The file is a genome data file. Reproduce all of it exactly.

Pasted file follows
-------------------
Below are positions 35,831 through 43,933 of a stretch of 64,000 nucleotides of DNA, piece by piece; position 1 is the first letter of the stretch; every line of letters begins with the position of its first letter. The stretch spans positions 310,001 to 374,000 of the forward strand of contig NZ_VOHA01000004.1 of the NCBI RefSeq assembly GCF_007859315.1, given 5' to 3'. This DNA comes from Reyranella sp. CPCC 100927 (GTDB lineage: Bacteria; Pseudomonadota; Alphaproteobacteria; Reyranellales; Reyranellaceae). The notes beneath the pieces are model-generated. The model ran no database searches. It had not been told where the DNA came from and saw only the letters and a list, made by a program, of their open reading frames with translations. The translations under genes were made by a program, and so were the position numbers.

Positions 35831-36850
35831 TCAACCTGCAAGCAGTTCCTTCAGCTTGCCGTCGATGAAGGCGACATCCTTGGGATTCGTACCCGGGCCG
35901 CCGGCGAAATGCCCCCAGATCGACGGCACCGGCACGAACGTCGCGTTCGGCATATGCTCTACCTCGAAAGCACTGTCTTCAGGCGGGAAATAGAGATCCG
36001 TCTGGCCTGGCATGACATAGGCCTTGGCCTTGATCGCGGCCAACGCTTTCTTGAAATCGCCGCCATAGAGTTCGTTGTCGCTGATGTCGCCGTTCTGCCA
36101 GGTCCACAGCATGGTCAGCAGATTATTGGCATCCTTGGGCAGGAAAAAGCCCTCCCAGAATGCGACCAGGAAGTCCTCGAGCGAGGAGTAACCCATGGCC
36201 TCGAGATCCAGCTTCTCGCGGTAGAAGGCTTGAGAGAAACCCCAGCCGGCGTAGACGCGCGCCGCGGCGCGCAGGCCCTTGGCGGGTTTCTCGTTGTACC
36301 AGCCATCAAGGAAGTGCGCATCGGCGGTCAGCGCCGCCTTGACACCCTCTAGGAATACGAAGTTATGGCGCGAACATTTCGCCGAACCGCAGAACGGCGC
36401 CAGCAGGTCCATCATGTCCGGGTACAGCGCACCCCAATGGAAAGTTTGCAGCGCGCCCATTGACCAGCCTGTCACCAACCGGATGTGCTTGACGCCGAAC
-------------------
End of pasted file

Below are positions 35,831 through 43,933 of a stretch of 64,000 nucleotides of DNA, piece by piece; position 1 is the first letter of the stretch; every line of letters begins with the position of its first letter. The stretch spans positions 310,001 to 374,000 of the forward strand of contig NZ_VOHA01000004.1 of the NCBI RefSeq assembly GCF_007859315.1, given 5' to 3'. This DNA comes from Reyranella sp. CPCC 100927 (GTDB lineage: Bacteria; Pseudomonadota; Alphaproteobacteria; Reyranellales; Reyranellaceae). The notes beneath the pieces are model-generated. The model ran no database searches. It had not been told where the DNA came from and saw only the letters and a list, made by a program, of their open reading frames with translations. The translations under genes were made by a program, and so were the position numbers.

Positions 35831-36850
35831 TCAACCTGCAAGCAGTTCCTTCAGCTTGCCGTCGATGAAGGCGACATCCTTGGGATTCGTACCCGGGCCG
35901 CCGGCGAAATGCCCCCAGATCGACGGCACCGGCACGAACGTCGCGTTCGGCATATGCTCTACCTCGAAAGCACTGTCTTCAGGCGGGAAATAGAGATCCG
36001 TCTGGCCTGGCATGACATAGGCCTTGGCCTTGATCGCGGCCAACGCTTTCTTGAAATCGCCGCCATAGAGTTCGTTGTCGCTGATGTCGCCGTTCTGCCA
36101 GGTCCACAGCATGGTCAGCAGATTATTGGCATCCTTGGGCAGGAAAAAGCCCTCCCAGAATGCGACCAGGAAGTCCTCGAGCGAGGAGTAACCCATGGCC
36201 TCGAGATCCAGCTTCTCGCGGTAGAAGGCTTGAGAGAAACCCCAGCCGGCGTAGACGCGCGCCGCGGCGCGCAGGCCCTTGGCGGGTTTCTCGTTGTACC
36301 AGCCATCAAGGAAGTGCGCATCGGCGGTCAGCGCCGCCTTGACACCCTCTAGGAATACGAAGTTATGGCGCGAACATTTCGCCGAACCGCAGAACGGCGC
36401 CAGCAGGTCCATCATGTCCGGGTACAGCGCACCCCAATGGAAAGTTTGCAGCGCGCCCATTGACCAGCCTGTCACCAACCGGATGTGCTTGACGCCGAAC